Book Image

Gradle Effective Implementations Guide - Second Edition

By : Hubert Klein Ikkink
Book Image

Gradle Effective Implementations Guide - Second Edition

By: Hubert Klein Ikkink

Overview of this book

Gradle is a project automation tool that has a wide range of applications. The basic aim of Gradle is to automate a wide variety of tasks performed by software developers, including compiling computer source code to binary code, packaging binary codes, running tests, deploying applications to production systems, and creating documentation. The book will start with the fundamentals of Gradle and introduce you to the tools that will be used in further chapters. You will learn to create and work with Gradle scripts and then see how to use Gradle to build your Java Projects. While building Java application, you will find out about other important topics such as dependency management, publishing artifacts, and integrating the application with other JVM languages such as Scala and Groovy. By the end of this book, you will be able to use Gradle in your daily development. Writing tasks, applying plugins, and creating build logic will be your second nature.
Table of Contents (18 chapters)
Gradle Effective Implementations Guide - Second Edition
About the Author
About the Reviewer

Understanding the Gradle graphical user interface

Finally, we take a look at the --gui command-line option. With this option, we start a graphical shell for our Gradle builds. Until now, we used the command line to start a task. With the Gradle GUI, we have a graphical overview of the tasks in a project and we can execute them by simply clicking on the mouse.

To start the GUI, we invoke the following command:

$ gradle --gui

A window is opened with a graphical overview of our task tree. We only have one task that one is shown in the task tree, as we can seen in the following screenshot:

Overview of tasks in the Gradle GUI

The output of running a task is shown at the bottom of the window. When we start the GUI for the first time, the tasks task is executed and we see the output in the window.

Task tree

The Task Tree tab shows projects and tasks found in our build project. We can execute a task by double-clicking on the task name.

By default, all the tasks are shown, but we can apply a filter to show or hide certain projects and tasks. The Edit filter button opens a new dialog window where we can define the tasks and properties that are a part of the filter. The Toggle filter button makes the filter active or inactive.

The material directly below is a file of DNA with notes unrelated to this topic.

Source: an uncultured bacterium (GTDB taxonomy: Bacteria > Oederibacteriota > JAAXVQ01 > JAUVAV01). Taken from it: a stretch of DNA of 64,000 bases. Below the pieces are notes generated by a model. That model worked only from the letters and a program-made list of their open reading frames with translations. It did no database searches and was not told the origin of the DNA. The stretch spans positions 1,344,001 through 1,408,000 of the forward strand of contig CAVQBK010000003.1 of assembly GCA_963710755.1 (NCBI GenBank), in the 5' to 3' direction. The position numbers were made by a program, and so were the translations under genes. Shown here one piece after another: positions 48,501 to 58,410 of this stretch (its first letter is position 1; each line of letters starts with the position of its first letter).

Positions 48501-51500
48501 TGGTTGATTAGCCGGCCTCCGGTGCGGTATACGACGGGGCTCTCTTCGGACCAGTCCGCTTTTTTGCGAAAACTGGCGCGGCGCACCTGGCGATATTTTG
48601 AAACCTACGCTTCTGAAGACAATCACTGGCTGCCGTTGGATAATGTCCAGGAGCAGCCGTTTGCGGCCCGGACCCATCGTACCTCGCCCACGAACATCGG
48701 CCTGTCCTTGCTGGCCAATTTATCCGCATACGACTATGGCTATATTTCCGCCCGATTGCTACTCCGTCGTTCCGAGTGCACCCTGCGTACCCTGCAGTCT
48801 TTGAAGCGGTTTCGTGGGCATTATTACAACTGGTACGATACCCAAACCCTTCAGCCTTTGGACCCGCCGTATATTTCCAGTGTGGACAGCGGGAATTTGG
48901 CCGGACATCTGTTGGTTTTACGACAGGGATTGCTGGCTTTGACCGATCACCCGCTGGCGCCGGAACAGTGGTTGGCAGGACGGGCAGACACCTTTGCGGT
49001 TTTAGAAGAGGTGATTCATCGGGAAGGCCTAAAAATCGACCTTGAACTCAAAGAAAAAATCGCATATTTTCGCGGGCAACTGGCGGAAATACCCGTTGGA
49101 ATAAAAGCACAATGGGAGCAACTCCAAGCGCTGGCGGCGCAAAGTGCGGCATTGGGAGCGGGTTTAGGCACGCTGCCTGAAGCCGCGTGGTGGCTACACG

We can also right-click on the project and task names. This opens a context menu where we can choose to execute the task, add it to the favorites, hide it (adds it to the filter), or edit the build file. If we have associated the .gradle extension to a text editor in our operating system, then the editor is opened with the content of the build script. These options can be seen in the following screenshot:

Available actions for a task in the Gradle GUI


The Favorites tab stores tasks we want to execute regularly. We can add a task by right-clicking on the task in the Task Tree tab and selecting the Add To Favorites menu option, or if we have opened the Favorites tab, we can select the Add button and manually enter the project and task name that we want to add to our favorites list. We can see the Add Favorite dialog window in the following screenshot:

Add favorites in the Gradle GUI

Command line

On the Command Line tab, we can enter any Gradle command that we normally would enter on the command prompt. The command can be added to Favorites as well. We see the Command Line tab contents in the following image:

Execute task with command-line optins


The last tab is the Setup tab. Here, we can change the project directory, which is set to the current directory by default.

We discussed about the different logging levels as command-line options previously in this chapter. With the GUI, we can select the logging level from the Log Level select box with the different log levels. We can choose debuginfoLifecycle, and error as log levels. The error log level only shows errors and is the least verbose, while debug is the most verbose log level. The lifecycle log level is the default log level.

Here, we also can set how detailed the exeption stack trace information should be. In the Stack Trace Output section, we can choose from the following three options:

  • Exceptions Only: This is for only showing the exceptions when they occur, which is the default value

  • Standard Stack Trace (-s): This is for showing more stack trace information for the exceptions

  • -S): This is for the most verbose stack trace information for exceptions

If we enable the Only Show Output When Error Occurs option, then we only get output from the build process if the build fails. Otherwise, we don't get any output.

Finally, we can define a different way to start Gradle for the build with the Use Custom Gradle Executor option. For example, we can define a different batch or script file with extra setup information to run the build process. The following screenshot shows the Setup tab page and all the options that we can set:

Setup Gradle options in the Gradle GUI